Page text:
KTM 125 Duke: Pros, Cons & Should You Buy One?
Let’s take a look at where the bike really excels and where it could have done better
KTM forayed into the 125cc segment with its smallest Duke priced at Rs 1.24 lakh (ex-showroom Delhi). Ever since its launch back in November 2018, it has managed to outsell its siblings, which speaks volumes about its capabilities and the growing performance two-wheeler segment in India. That said, no bike is perfect and the KTM 125 Duke has its own set of strengths and weaknesses. Here’s where the bike really excels and where it could have done better.
Most affordable KTM:
The increase in road tax and insurance costs pushed the price of the KTM 200 Duke to Rs 1.61 lakh, which meant that the KTM brand didn’t have any affordable bike in its portfolio. Considering the rate at which the performance-oriented two-wheeler segment has been growing in India, KTM felt it was the right time to introduce a small capacity motorcycle into the Duke family. Hence, the 125 Duke priced at Rs 1.18 lakh (introductory) was christened as the new entry-level bike in the company’s portfolio in India. Interestingly, the initial price tag of the baby Duke was the same as the 200 Duke when it was first launched back in 2012. However, thanks to the manufacturer’s recent price revision, the bike is now priced at Rs 1.24 lakh (both prices, ex-showroom Delhi).
Aside from the engine and a few cosmetic changes, the 125 Duke is identical to its elder sibling - the 200 Duke. A lightweight trellis frame paired with upside forks and a monoshock gives it exceptional handling capabilities, while its MRF RevZ radial tyres and large disc brakes help it grip better and brake more effectively when compared to other 125-150cc bikes. Besides this, you also have the safety net of a single-channel ABS, which is offered as standard.
Most powerful 125cc bike:
Its 124.7cc, single-cylinder, liquid-cooled engine puts out 14.5PS and 12Nm of torque. To put things into perspective, its closest competition - the Bajaj Discover 125, Honda CB Shine SP and the Hero Glamour - have power outputs hovering around the 10-11PS mark. Furthermore, the KTM gets a 6-speed gearbox, which gives it a slight edge out on the highway over its rivals with 5-speed transmissions.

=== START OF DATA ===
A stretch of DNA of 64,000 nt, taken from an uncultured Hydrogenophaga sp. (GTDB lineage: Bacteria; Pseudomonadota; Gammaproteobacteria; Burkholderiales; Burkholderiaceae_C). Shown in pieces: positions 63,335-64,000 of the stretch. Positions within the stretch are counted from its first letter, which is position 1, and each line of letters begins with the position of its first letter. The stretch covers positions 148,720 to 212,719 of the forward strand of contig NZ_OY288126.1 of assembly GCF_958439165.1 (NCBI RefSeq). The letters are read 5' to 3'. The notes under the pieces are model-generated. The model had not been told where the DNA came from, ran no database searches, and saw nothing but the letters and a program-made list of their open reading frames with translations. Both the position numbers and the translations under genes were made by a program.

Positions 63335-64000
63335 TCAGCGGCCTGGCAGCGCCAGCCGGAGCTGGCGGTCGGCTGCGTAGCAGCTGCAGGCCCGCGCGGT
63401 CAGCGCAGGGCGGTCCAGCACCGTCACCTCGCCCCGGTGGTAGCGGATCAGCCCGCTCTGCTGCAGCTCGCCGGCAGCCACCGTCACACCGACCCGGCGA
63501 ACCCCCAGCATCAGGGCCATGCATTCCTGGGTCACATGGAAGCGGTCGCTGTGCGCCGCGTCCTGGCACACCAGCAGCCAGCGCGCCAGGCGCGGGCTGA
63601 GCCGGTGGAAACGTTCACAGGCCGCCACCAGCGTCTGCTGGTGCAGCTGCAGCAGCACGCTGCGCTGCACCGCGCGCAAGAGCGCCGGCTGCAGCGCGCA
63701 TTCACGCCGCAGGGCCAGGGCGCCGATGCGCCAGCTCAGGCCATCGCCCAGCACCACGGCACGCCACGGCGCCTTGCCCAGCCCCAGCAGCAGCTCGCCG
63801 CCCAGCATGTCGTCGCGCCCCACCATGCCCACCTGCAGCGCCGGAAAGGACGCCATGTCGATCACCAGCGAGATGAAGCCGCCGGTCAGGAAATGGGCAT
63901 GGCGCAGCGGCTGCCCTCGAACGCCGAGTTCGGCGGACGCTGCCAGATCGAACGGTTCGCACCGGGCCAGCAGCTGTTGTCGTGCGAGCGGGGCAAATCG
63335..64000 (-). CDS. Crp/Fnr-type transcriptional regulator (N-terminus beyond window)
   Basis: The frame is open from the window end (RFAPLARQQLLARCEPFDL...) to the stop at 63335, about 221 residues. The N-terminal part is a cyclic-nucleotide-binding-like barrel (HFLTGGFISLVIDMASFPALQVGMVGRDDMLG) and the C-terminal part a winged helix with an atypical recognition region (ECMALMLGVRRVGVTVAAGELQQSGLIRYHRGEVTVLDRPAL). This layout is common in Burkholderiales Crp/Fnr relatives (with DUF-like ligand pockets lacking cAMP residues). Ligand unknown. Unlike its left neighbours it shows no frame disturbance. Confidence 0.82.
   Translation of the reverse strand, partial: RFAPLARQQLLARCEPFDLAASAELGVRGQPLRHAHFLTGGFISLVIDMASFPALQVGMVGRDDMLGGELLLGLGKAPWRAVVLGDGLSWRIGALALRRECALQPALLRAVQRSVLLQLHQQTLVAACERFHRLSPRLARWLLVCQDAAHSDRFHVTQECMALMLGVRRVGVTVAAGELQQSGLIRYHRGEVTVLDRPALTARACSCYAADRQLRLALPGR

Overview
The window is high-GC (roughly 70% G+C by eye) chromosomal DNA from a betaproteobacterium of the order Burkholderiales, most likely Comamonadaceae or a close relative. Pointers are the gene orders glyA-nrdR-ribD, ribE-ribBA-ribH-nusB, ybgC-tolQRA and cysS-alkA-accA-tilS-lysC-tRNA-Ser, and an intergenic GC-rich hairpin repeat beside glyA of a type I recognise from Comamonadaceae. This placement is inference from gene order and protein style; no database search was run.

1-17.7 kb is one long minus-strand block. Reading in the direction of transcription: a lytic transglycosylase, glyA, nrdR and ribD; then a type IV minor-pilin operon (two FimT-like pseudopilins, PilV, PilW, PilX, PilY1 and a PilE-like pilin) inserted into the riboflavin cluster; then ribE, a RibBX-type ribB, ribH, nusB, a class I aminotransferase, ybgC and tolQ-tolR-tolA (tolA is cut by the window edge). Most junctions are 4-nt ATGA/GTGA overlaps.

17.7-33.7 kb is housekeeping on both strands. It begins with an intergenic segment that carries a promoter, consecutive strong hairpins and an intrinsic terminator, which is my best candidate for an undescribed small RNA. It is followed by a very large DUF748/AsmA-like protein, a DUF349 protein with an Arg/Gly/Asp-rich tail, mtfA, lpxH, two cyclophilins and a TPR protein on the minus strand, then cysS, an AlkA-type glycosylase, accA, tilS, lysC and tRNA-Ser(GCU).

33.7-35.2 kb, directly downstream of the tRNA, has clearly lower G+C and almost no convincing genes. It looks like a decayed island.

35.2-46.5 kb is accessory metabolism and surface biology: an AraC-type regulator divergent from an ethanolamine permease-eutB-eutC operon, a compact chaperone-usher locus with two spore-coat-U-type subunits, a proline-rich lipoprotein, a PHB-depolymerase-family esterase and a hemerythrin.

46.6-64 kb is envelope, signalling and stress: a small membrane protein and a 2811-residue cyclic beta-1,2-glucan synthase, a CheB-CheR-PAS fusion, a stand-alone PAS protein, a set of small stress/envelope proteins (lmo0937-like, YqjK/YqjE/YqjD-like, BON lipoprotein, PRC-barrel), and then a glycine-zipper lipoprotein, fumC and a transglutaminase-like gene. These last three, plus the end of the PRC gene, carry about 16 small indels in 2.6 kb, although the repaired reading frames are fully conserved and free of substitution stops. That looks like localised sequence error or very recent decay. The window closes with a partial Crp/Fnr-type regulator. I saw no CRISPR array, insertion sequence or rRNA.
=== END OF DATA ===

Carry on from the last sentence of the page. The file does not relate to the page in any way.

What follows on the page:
Not The Best Value-for-money Proposition:
At a price of Rs 1.24 lakh, it’s also the most expensive 125cc bike in India. In fact, it’s positioned even above its 150cc rivals - the TVS Apache RTR 160 4V (Rs 98,785), Suzuki Gixxer (Rs 88,941), Honda CB Hornet 160R (Rs 94,500) and Yamaha FZ-FI (Rs 95,680). And if we were to look at the 125cc segment, its closest competition in terms of price would be the Honda CB Shine SP, which retails at Rs 68,333 (all prices, ex-Delhi).
Don’t get us wrong, the KTM 125 Duke is a brilliant package overall. However, it’s a proper learners bike. In essence, it doesn’t pack the furious power delivery like its siblings and makes do with a narrow powerband instead. You’d have to keep wringing the throttle to get the most out of the engine, which will leave you craving for more power. Consequently, even beginner riders will outgrow the bike pretty soon in the lookout for something a bit more powerful. Maybe the Yamaha MT-15?
Not A Great Tourer:
Another downside to the smaller engine is its highway touring capabilities. The Duke’s 124.7cc engine makes most of its power up top and tends to run out of steam post 90kmph. Aside from this, the petite and stiff seat means it isn’t a touring friendly bike.
Should you buy one?
The KTM 125 Duke offers good looks, premium underpinnings and un-intimidating performance that make it a beginner-friendly bike. Plus it’s the easiest and most affordable way to hop onto the orange bandwagon. However, you will outgrow the bike’s performance pretty soon, which is where performance-oriented bikes like the Yamaha MT-15 and the R15 V3 come in, especially if you’re willing to lighten your wallet a bit more.